1. Make your sites and your services mobile device-friendly.

Adopting a mobile-first mindset means ensuring not only that your homepage looks great on a smartphone but also that the services you provide, such as payment portals, applications, or contact forms, also work well on a handheld device. That means getting your own site in order and pressuring third-party platforms and integrations to step up their efforts to make their portals accessible. Our research shows that when it counted the most — when the pandemic’s effects became all too clear in the first few months of 2020 — government online services weren’t up to the task. That’s why we emphasize your online services, not just sites.

Do it now: Can you pay a bill or fill out a form on your site from your phone? Test your services — payment portals, registration forms, etc. — on a mobile device. Are they responsive? If not, start converting them to mobile-friendly formats. Do they actually work as intended?

2. Invest in public libraries and their online presence.

Libraries aren’t just about books. They are a community lifeline. Forty-two percent of Black library users report using the libraries’ computers and Internet connections. Post-pandemic, with many physical branches now closed or operating at reduced capacity, libraries’ online resources, such as periodicals, training, and e-books, have helped keep citizens connected and informed.

At I.F., we’ve worked extensively with libraries such as the D.C. Public Library and Texas’ Harris County Public Library, one of the nation’s largest. We help our library clients develop sites that are friendly and engaging and that respond directly to constituencies they serve. We worked closely with the D.C. public library, parsing data by zip code to help address access gaps with features and services tailored to individual communities’ interests and mode of access. Libraries are perpetually underfunded, and there’s still a lot of work to be done to promote true equity of access to their vast digital resources. But in this time of physical disconnection, we need their digital presence to be more robust than ever.

Do it now: Can you register for a library card online and immediately access digital content? A library card unlocks extensive resources, but sometimes the process for getting a card becomes a blocker for expanding access. Does your community have access to an online card application? If not, bring this process online and publicize it broadly. Make it simple to get a library card and immediate access to digital content.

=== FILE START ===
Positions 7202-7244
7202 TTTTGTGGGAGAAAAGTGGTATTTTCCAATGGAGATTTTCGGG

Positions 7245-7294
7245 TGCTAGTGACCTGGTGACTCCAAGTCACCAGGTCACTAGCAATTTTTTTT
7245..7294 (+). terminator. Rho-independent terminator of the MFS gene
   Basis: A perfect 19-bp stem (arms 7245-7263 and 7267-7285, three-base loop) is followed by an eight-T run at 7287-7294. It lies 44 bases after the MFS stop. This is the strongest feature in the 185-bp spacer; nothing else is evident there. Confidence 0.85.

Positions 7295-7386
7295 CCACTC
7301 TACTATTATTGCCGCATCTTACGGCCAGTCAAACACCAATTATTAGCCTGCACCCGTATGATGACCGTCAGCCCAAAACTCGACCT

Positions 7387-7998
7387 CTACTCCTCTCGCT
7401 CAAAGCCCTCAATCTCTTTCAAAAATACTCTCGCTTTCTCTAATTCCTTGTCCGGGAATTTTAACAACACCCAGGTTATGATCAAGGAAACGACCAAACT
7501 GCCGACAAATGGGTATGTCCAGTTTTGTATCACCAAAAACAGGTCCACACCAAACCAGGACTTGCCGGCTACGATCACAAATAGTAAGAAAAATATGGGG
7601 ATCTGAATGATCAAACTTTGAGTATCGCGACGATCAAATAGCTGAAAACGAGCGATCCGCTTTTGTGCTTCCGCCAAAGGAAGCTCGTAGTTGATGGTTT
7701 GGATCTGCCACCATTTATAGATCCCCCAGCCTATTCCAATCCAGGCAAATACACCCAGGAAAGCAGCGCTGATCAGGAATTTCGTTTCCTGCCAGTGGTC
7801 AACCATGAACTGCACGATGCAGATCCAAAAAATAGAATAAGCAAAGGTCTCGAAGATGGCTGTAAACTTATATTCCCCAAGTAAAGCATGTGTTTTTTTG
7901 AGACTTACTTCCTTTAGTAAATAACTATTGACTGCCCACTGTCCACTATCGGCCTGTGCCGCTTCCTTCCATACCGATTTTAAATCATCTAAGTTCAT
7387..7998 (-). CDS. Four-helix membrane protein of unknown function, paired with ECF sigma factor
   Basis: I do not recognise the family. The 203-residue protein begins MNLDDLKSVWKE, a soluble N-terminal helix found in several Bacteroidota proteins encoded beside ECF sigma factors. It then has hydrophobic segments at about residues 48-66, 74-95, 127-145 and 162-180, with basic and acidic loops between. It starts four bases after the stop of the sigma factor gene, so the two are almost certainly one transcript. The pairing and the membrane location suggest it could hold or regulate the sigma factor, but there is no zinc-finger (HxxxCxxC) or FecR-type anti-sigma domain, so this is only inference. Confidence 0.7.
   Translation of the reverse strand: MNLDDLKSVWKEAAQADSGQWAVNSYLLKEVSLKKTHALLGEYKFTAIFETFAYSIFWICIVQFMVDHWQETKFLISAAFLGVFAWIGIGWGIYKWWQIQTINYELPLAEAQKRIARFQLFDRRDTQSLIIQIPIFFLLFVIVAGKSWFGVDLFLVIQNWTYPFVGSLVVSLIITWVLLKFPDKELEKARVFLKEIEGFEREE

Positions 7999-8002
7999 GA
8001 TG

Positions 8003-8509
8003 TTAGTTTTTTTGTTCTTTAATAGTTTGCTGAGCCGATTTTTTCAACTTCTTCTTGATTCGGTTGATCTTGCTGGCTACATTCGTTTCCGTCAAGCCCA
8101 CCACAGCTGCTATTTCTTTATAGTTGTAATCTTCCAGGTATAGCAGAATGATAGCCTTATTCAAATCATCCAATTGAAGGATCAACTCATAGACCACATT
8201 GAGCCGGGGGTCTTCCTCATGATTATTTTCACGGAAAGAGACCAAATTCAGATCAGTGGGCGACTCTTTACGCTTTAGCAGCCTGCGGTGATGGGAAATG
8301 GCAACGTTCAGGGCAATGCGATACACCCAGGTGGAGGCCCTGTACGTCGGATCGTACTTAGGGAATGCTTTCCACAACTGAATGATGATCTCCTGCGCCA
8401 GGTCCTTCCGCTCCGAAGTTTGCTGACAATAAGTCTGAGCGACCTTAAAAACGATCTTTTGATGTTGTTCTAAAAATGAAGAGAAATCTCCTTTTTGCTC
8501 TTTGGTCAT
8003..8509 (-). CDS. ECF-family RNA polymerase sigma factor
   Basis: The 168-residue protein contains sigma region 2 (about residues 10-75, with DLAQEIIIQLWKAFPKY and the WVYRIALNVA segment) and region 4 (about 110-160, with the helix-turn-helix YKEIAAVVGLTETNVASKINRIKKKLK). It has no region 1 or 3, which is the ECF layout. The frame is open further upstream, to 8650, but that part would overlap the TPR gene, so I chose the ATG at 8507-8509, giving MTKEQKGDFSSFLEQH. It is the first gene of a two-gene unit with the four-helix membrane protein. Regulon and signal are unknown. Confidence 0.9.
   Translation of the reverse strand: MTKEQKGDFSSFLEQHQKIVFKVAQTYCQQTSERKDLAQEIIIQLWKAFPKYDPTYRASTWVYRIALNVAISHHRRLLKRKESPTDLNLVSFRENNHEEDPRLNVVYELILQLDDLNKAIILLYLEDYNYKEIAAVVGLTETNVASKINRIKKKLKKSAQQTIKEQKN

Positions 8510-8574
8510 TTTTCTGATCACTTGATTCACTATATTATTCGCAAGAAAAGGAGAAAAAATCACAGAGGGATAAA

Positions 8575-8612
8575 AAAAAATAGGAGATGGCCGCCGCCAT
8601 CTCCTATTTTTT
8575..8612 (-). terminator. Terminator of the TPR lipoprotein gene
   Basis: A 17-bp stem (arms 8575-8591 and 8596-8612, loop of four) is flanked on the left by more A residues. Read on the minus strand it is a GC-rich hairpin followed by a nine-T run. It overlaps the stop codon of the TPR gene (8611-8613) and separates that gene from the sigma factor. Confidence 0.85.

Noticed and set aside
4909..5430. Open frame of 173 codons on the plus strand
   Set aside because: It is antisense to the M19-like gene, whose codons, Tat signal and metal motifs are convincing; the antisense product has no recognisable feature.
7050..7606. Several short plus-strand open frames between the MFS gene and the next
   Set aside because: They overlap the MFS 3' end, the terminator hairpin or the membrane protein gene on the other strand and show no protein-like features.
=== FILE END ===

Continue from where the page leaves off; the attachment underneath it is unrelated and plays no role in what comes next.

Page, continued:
3. Advocate for and invest in universal broadband Internet access.

Ultimately, everyone should be able to get online. Internet access shouldn’t depend on your race or ethnicity, your zip code, or the device you can afford. Just like water and electricity, the Internet has become a basic right and an essential service for daily life. Local governments have the responsibility to ensure equity of access to broadband or other modes of online connectivity, and they should be raising their voices to decry the current inequity.

Do it now: Can you find free or affordable broadband in your area? Sometimes resources are available but poorly publicized. Do you have access to a hub like Wake County, North Carolina’s ConnectWake, helping residents know their options for getting online? If not, create a similar resource to help fill the gaps while you advocate for true online access for all.

The good that can come from digital services and online access can only be fully realized if we acknowledge and confront the current shortcomings, particularly in our Black and brown communities. There’s no single, simple solution that can fix today’s uneven playing field. We have to do all the things laid out above and more. But if we invest in supporting true equity of Internet access, we can all reap the benefits of more effective public services, more dispersed economic opportunities, and a more connected society.